There were two torches in total, and about 4 steady runners.  They passed the torches back in forth... sometimes having to run back to another vehicle to grab more fuel to keep them lit.  We had been running for about a mile and my legs and lungs were feeling the altitude.  The smoke from the torch wasn't helping, but the spirit of the runners was intoxicating.  Just when I started to think I was an interloper in this special event, one of the runners came up from behind me after refueling his torch, and held out his hand.  "Toma el torche" he said.  So, I grabbed it and joined the runner in the front.  It was an incredible feeling to share in this event, and to be asked to take a leading role of sorts. 

I was obviously a "torch carrying" novice.  The angle at which I carried the 6-pound metal rod topped with fire put out the flame after a total of 10 seconds.  I had to relight my torch two or three times from the other runner's flame until I got the hang of it. However, he extra weight of the torch was the straw that broke the camel's back.  After a quarter mile, I started huffing and puffing.  One of the runners saw me and relieved me of my duties.  It was a short-lived but well-loved reign as a torch-bearer.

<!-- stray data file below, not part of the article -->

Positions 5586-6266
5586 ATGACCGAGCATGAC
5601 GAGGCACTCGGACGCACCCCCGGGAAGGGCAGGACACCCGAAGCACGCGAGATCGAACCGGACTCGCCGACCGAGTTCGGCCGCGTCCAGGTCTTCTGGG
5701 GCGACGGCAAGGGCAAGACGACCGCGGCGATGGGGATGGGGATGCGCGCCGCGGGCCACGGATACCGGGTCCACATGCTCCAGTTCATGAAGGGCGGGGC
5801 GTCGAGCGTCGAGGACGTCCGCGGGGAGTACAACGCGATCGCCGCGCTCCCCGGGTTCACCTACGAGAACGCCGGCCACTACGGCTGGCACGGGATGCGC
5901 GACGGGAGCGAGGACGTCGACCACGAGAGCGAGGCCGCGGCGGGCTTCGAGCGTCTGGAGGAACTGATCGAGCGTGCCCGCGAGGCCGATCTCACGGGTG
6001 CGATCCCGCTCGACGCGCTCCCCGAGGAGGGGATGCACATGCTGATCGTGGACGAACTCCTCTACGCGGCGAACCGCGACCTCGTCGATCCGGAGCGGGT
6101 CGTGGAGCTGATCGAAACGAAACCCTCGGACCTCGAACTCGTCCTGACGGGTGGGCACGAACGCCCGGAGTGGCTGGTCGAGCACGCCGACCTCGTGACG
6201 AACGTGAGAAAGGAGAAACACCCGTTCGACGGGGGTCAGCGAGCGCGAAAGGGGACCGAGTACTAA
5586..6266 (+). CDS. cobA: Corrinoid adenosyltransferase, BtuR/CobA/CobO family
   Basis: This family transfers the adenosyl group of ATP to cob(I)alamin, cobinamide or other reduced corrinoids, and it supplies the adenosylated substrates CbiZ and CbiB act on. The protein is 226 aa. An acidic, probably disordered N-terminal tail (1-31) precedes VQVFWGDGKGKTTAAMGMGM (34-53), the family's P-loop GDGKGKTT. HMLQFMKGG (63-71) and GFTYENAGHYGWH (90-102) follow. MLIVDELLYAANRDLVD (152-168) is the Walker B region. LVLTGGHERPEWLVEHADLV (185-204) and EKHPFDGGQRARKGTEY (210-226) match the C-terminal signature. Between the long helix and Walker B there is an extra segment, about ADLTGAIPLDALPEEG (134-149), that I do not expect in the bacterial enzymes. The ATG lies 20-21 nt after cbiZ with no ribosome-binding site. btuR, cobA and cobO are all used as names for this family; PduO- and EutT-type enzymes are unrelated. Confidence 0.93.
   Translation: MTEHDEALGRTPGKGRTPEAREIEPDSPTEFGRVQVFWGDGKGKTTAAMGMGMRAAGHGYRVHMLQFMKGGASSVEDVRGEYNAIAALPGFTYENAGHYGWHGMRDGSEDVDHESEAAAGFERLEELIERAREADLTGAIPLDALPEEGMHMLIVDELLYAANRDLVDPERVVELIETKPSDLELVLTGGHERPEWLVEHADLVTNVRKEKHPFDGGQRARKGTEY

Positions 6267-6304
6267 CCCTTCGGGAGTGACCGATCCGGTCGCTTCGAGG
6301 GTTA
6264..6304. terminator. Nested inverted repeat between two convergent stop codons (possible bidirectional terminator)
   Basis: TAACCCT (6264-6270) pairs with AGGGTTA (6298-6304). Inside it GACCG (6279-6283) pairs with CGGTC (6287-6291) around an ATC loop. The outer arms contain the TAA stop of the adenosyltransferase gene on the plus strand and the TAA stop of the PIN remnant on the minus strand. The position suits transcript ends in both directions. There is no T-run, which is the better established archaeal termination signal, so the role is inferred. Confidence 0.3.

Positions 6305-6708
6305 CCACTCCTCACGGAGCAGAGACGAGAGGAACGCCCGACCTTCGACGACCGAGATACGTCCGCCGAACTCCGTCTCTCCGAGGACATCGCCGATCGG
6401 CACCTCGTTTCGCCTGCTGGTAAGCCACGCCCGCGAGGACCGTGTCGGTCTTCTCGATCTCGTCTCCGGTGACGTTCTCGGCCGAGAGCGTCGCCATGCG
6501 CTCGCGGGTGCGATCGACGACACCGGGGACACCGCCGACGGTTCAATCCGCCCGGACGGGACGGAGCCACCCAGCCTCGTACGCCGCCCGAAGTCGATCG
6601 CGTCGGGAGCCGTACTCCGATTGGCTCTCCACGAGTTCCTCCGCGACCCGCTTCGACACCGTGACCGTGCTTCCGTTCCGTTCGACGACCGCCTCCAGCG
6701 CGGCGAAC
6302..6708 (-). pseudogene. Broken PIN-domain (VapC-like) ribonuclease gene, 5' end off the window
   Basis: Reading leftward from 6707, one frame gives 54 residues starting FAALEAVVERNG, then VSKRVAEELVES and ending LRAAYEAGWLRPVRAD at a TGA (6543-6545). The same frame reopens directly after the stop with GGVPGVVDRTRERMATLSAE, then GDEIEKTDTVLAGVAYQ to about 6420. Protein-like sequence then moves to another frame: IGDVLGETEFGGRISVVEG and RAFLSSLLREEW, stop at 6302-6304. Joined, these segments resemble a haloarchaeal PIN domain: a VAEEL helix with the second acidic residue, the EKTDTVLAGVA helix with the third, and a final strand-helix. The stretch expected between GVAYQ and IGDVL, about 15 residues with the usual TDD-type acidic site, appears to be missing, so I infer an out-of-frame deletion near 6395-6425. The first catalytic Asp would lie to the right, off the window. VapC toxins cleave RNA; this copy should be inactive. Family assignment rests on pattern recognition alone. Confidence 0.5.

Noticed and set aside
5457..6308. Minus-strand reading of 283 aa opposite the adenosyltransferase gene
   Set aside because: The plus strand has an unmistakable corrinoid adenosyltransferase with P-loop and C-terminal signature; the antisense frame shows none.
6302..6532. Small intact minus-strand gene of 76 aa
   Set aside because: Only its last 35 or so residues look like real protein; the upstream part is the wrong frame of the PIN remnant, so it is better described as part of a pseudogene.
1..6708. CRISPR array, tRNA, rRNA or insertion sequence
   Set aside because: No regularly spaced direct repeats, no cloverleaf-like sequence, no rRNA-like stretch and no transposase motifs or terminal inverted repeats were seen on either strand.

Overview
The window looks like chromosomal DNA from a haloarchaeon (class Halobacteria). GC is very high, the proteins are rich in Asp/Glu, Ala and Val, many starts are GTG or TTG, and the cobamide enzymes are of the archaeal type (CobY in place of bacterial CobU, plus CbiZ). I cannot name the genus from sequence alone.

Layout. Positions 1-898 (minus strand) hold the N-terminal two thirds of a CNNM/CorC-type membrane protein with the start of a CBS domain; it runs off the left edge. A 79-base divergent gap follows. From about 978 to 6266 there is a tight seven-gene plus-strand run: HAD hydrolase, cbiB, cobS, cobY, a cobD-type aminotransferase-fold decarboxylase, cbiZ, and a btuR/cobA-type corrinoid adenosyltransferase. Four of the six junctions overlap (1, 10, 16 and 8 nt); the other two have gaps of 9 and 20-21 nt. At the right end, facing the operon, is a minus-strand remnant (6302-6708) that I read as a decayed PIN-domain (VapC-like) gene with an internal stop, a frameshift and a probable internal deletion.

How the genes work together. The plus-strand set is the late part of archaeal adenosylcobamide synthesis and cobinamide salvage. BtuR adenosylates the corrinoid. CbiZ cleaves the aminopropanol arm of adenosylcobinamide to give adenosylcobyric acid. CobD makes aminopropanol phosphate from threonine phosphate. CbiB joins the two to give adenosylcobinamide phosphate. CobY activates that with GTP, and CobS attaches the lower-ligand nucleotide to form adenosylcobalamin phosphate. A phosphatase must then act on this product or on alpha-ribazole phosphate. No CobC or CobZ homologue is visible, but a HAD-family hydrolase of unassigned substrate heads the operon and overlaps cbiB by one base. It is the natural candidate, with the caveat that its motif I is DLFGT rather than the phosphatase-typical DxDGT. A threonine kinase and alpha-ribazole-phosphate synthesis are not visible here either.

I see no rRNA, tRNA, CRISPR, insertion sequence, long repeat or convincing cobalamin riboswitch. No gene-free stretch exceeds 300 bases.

When we finally reached the center of town, the runners halted.  About 20 or 30 people jumped out of the cars behind us and rushed up to join us.  Every one of our volunteer group joined in as well.  After watching someone set off bunch of firecrackers (this happens for EVERY celebration... even birthdays, so firecrackers are heard EVERY DAY here), the entire group ran through the town until reaching the church.